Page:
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by Garry Dean
by Garry Dean
Jack sat in his lounge chair shivering, not from the cold, but from an inner turmoil he could not place. He tried to watch TV, to listen to music, but even Billy Holiday could not sooth his jangling nerves. Tonight, he was Heavy Metal, all hard edges and ready to explode. He went out into the backyard of his small suburban home and took great lungful’s of the cool night air. That seemed to steady him, a little.
What the hell, he thought.
He went back inside, grabbed a sweater, and went for a walk. It was the middle of the night and the street was quiet. The scent of wood smoke hung in the air and here and there he noticed the odd house light still on.
Night owls like me? he wondered, No, not like me.
Something was wrong, he knew that much. He didn't think it was anything physical, in fact he hadn't felt better. What bothered him was the alternative. This same feeling had come over him a month ago –- a restlessness, a need to get out and go somewhere, but where? As he crested the hill at the end of his street a full moon came into view. It hung low on the horizon, its bright disc reflecting off roof tops and the windscreens of parked cars, filling dark spaces with a pearly light. The soft beauty of it stopped him in his tracks.
“Wow,” he breathed aloud.
Suddenly, he felt alright, better than alright, he felt great, calm and strong. The walk must have done him good, he realized. His eye was drawn to the old Draymore house across the road. Once a stately home, it was now an empty hulk, sagging under the weight of time. Somehow it had escaped the notice of developers and become part of the scenery, as innocuous as a stand of trees. In the moonlight it looked almost majestic, much as it must have appeared a century ago.
Before he knew what he was doing he was clambering through a gap in the wooden fence and walking towards the house, his feet swishing through the long grass in the large front yard. Running across the front of the house were the remains of old flower beds, now overgrown with weeds, but here and there an evening primrose poked its head up, a stab of white in the moonlight. As he drew closer, he saw the true state of the house – the empty windows that once held panes of leadlight and coloured glass and how the ornate timbers were now gnarled and twisted like old bones. There had been life here once, warmth and laughter, love and light.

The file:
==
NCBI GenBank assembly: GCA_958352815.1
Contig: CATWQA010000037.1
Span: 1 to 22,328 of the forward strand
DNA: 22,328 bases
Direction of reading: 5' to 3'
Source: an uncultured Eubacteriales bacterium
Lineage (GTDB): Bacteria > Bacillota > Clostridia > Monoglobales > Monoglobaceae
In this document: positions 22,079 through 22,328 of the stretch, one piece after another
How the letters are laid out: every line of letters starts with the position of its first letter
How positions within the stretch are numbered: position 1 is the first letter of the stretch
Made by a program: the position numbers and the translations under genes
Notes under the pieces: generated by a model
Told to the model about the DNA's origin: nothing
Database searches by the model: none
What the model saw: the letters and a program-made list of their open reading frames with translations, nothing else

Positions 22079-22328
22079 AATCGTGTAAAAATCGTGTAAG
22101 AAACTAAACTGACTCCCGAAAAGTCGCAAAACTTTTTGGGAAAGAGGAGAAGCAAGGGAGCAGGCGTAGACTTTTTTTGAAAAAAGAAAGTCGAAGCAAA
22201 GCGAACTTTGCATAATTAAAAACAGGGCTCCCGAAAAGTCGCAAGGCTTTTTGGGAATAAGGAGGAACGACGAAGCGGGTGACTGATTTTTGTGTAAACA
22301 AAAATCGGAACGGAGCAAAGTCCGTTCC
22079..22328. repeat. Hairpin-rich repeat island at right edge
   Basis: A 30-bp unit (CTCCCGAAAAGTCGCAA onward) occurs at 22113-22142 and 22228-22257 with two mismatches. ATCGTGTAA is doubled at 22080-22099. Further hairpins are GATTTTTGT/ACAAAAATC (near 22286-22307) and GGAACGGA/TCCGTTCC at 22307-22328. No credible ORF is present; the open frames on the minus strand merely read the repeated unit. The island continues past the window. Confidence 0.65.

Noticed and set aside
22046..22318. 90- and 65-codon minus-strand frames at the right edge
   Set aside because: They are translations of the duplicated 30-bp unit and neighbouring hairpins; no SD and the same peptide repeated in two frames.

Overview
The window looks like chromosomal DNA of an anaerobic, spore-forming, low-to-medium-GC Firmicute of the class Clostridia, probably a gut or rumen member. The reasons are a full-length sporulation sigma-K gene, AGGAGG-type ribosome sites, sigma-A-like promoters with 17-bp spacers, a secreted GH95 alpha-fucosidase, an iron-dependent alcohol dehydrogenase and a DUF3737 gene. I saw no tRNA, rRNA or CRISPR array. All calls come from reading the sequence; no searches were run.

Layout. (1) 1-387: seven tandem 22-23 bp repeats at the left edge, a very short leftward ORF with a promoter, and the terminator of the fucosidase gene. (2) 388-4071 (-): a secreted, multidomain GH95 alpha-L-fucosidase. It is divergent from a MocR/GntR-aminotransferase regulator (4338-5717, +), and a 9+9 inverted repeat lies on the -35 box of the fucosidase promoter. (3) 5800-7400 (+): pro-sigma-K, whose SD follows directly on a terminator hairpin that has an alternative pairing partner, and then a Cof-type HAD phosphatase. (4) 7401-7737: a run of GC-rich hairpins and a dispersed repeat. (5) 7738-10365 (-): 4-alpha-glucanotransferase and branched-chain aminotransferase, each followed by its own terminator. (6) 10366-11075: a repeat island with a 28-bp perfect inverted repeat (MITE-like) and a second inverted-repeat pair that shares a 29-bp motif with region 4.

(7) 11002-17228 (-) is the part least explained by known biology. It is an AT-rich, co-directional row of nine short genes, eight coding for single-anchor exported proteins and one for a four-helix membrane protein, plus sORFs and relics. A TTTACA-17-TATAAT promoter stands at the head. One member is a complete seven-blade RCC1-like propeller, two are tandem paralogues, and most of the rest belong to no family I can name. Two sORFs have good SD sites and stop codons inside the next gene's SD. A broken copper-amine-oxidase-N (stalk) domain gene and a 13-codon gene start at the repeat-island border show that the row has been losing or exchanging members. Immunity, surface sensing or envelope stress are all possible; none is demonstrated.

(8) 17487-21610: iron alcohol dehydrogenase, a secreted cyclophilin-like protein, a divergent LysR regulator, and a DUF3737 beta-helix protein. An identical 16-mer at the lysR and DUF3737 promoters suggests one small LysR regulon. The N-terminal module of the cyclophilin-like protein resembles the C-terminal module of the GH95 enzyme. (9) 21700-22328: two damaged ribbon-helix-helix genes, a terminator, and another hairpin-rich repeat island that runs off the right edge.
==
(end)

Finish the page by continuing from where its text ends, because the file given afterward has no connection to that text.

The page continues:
As he stepped onto the front veranda, the old floorboards creaked underfoot. The sound was loud in the still night air and he paused, a part of his mind wondering what the hell he was doing here, while another more primal part, knew he was caught up in a mystery he was powerless to resist. The front door was boarded shut, but the black rectangle of an open window presented an easy access, and he swung himself over the windowsill. The room he found himself in was empty, save for a piece of crumpled paper that lay on the bare floorboards, illuminated by a shaft of moonlight. He walked over and picked it up, noting a stub of pencil lying nearby. Feeling a sense of déjà vu, he unraveled it and began to read.
You wont believe this but you are me.
The last word trailed off, followed by lines of meaningless scribble. None of it made sense except for the fact it was in his handwriting. It was then he remembered he had been here before, on a night just like this, on the night of a full moon. As it all came back to him he groped for the stub of pencil and tried desperately to write something, anything, but it was too late. In the shaft of moonlight he could see the skin on his hand was already beginning to change, and the pencil clattered to the floor. He fell back and cried out as his body writhed in agony. Before his conscious mind slipped away completely he thought he heard music. It was a song by Radio Head, something about witches.
Transformed, he lept out of the open window and bounded across the front yard toward the gap in the fence, aware of every blade of grass beneath his paws, every sense attuned to the night. He was free, truly alive, and he howled his thanks to the moon. Its light played across his fur, his muscles and every fiber of his being. In that moment, he knew there was nothing wrong with him, he was hungry that was all, and there was plenty of food around here.
Loved it! Kept me hanging on every word.
micheledutcher - Fun story, certainly. Thanks for letting us read it.
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